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Fuck You, Mom, Joyce Manor Is a Real Band Now

The Californian suburban kids dropped out of college to go on tour. And it’s finally paying off.
July 25, 2014, 2:20pm

Photos by Miyako Bellizzi

There was a rare lull in Joyce Manor’s set during their record release show at Rough Trade in Brooklyn, NY on Tuesday. Guitarist Barry Johnson popped not one, but two strings and since the show was a one-off—a fly-out-and-meet-the-New-York-media assignment from their new label, Epitaph Records—they didn’t have any spare guitars. So re-stringing it was. “Well, the rest of the set is going to be fucking terrible!” Johnson said, the audience half laughing and cheering.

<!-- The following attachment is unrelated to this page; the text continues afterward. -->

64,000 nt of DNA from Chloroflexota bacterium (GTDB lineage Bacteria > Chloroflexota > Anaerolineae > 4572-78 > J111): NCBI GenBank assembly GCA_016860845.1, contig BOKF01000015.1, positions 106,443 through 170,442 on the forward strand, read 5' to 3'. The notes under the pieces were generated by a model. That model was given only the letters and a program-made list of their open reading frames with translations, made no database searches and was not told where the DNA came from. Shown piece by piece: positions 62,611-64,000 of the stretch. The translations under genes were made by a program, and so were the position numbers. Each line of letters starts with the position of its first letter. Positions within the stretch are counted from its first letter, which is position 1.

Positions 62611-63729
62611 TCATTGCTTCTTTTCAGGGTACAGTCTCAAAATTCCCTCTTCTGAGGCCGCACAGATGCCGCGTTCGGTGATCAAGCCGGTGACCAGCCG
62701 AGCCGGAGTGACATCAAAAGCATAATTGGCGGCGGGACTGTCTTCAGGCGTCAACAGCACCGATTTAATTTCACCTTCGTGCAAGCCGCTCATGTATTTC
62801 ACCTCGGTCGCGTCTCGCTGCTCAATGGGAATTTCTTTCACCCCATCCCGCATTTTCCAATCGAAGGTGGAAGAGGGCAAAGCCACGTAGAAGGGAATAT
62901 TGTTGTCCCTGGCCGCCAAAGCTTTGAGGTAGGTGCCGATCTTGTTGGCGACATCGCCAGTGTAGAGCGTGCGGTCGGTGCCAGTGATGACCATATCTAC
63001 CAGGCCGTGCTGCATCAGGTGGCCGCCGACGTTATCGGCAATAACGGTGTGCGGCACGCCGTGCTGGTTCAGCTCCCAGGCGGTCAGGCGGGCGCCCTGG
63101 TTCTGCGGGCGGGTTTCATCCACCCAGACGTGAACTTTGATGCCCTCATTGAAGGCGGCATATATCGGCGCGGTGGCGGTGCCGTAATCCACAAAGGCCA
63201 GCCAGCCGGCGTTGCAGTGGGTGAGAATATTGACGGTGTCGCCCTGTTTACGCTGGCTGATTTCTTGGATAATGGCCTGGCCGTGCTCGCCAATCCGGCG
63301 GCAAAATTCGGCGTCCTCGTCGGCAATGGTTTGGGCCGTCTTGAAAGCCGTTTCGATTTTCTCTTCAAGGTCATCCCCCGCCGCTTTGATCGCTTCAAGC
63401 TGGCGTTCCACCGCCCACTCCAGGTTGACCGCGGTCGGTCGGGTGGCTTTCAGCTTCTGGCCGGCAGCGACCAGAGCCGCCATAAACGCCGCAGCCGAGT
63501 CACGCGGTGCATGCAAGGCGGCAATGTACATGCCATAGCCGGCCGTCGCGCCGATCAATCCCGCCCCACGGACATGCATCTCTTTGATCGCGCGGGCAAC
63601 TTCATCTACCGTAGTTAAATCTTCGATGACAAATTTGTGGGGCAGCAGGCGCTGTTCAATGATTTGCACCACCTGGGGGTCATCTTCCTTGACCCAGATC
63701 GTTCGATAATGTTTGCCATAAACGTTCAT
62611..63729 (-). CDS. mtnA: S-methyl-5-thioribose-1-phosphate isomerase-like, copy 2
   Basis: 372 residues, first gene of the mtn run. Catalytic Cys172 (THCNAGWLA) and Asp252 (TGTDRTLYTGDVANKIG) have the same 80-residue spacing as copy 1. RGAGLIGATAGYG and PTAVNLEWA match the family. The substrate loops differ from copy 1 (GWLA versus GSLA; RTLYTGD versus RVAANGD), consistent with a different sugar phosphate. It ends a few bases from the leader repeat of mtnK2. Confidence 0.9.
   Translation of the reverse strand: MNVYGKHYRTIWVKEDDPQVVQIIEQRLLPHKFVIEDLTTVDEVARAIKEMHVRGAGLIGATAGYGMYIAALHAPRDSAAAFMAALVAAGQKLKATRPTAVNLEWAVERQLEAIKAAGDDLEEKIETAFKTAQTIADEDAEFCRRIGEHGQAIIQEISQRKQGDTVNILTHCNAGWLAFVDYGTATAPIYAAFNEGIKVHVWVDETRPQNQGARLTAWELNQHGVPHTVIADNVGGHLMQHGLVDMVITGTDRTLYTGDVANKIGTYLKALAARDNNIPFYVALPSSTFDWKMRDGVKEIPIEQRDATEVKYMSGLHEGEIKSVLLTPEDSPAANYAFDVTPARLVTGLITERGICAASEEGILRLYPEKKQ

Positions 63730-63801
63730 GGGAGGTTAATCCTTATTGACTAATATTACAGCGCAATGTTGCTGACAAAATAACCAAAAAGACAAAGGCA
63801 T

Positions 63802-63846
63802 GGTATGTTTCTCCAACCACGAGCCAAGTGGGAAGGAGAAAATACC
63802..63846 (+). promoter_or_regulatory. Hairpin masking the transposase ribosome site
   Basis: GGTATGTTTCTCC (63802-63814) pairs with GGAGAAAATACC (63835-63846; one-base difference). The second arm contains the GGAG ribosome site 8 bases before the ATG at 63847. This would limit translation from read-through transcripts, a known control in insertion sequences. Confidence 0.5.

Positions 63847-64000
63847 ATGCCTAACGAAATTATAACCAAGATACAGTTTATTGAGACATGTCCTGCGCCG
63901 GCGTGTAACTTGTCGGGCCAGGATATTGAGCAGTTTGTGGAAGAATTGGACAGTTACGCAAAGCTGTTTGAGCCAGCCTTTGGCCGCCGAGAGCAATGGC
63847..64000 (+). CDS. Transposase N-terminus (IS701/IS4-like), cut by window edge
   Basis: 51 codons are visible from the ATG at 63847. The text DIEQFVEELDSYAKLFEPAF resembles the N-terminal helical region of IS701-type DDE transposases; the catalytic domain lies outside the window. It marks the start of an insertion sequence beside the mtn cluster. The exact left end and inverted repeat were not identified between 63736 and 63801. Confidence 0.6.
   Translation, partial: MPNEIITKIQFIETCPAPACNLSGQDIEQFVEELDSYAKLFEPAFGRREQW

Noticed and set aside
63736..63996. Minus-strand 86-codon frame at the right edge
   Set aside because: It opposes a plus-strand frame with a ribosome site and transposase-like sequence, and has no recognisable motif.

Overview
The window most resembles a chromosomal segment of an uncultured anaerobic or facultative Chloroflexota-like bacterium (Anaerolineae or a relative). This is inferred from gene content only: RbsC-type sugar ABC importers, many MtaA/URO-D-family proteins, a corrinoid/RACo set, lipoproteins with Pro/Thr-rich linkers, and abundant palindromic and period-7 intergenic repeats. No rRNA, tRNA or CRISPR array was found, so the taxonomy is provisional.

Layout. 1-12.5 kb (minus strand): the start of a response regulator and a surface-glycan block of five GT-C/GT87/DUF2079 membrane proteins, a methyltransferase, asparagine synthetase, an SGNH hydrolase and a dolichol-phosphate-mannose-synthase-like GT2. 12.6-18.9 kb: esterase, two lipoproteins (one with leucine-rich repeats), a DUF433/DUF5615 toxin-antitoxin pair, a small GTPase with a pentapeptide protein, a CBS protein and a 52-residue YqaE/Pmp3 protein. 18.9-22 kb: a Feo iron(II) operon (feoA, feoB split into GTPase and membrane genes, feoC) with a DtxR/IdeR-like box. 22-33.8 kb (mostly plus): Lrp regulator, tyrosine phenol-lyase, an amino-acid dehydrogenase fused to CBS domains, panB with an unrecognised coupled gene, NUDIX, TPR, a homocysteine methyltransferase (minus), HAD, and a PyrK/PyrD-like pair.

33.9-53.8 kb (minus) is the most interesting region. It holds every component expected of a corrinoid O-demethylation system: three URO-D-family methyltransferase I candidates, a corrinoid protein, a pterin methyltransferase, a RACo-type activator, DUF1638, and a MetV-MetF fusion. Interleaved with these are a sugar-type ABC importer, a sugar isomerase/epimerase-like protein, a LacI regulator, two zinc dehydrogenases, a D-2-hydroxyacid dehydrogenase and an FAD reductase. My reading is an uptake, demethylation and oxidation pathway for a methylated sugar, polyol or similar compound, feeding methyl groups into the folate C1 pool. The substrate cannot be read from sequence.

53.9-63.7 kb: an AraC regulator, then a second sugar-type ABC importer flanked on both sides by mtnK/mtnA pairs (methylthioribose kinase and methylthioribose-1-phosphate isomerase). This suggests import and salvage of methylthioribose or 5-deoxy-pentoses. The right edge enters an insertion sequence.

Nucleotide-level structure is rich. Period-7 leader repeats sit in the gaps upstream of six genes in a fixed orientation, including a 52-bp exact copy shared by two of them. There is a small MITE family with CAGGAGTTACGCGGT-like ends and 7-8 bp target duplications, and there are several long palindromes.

It was an awkward sight to see the crowd standing there with their arms folded, patiently waiting while busted strings were swapped out for new ones. Just five minutes ago, you would think you were at a Harm’s Way show. Kids were killing each other in the pit, finger pointing, stagediving, hardcore dancing, pretty much anything you would expect a bunch of pissed off teens to do no matter what the music. In our interview the day before, I mentioned the sort of discord that goes down at their shows, to which Barry said, “When hardcore kids started coming to our shows, and head-walking and jumping off speakers, it was like,’Yo, what fucking song are you hearing? I’m playing open chords to a mid-tempo rock song!’”